As people obsessed over the Nunes memo last week, an important revelation from the U.S. Treasury Department breezed past.
The government plans to borrow nearly $1 trillion this fiscal year, an 84 percent increase in spending when compared to the previous fiscal year, an analysis by the Chicago Tribune found.
According to documents released Wednesday, the U.S. Treasury expects to borrow $955 billion this fiscal year, the report states. That’s the highest amount of borrowing in six years, and nearly double the $519 billion borrowed by the federal government in 2017.
Why is this happening?
The Treasury said the increase was due to the "fiscal outlook,” the report states. But the Congressional Budget Office said it’s due to lower tax receipts expected to follow the new tax law.
The increase in spending could also complicate Congress' discussions on spending for infrastructure, the military, disaster relief and other programs, the report noted.
"We're addicted to debt," Marc Goldwein, a senior policy director at Committee for a Responsible Federal Budget told the Chicago Tribune.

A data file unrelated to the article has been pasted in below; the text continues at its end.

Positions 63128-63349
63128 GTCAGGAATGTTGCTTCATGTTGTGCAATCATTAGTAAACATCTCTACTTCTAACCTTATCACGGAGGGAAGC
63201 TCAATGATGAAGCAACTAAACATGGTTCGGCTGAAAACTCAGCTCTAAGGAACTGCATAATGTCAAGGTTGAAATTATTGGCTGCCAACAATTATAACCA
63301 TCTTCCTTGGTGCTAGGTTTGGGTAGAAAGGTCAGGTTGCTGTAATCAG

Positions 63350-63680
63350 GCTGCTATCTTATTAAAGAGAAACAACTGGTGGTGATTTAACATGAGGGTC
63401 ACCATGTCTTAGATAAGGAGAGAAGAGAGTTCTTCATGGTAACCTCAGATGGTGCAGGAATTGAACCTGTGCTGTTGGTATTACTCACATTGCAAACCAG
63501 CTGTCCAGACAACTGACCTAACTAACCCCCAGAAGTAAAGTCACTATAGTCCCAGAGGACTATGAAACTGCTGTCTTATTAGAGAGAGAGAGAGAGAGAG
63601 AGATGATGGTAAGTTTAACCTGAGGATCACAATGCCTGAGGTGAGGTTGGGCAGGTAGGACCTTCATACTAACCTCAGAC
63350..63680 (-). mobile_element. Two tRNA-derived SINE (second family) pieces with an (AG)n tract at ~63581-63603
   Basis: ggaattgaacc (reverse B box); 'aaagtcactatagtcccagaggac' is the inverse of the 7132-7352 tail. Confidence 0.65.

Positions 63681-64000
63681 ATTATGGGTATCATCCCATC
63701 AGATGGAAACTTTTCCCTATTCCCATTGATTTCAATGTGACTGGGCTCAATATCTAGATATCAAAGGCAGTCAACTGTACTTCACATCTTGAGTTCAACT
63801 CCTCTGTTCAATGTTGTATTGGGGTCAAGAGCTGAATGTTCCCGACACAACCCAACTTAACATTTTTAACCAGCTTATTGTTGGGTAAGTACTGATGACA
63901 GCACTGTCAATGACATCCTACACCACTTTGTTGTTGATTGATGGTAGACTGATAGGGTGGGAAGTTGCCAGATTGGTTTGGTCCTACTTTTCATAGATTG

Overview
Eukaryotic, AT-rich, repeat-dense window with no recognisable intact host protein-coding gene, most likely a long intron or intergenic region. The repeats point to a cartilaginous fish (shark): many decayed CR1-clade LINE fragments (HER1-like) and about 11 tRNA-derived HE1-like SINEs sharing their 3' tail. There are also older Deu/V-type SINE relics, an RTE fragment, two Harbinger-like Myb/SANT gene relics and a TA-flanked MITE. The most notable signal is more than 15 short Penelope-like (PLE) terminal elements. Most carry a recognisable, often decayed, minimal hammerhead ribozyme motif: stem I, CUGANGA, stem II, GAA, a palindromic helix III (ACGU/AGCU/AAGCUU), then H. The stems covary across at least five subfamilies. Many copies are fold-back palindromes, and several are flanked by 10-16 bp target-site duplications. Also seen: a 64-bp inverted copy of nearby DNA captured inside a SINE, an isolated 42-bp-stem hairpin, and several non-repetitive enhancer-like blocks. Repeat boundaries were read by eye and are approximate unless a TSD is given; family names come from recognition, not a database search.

Ernie Tedeschi, a former senior adviser to the U.S. Treasury and now the head of fiscal analysis at Evercore ISI, added that this marks the biggest borrowing jump (as a share of GDP) in a non-recession time since Ronald Reagan was president. Regan spiked borrowing due to a military buildup, something Trump is also planning, the report stated.
What has Trump said?
The Chicago Tribune noted that during the State of the Union address, President Donald Trump did not mention spending or budget deficits.
Investors recently expressed concerns about additional borrowing and the possibility of higher inflation. That caused interest rates on U.S. government bonds to hit the highest level since 2014. And it was responsible, in part, for “the worst weekly sell-off in the stock market in two years,” according to the report.
"Some of my Wall Street clients are starting to talk recession in 2019 because of these issues. Fiscal policy is just out of control," Peter Davis, a former tax economist in Congress told the Chicago Tribune.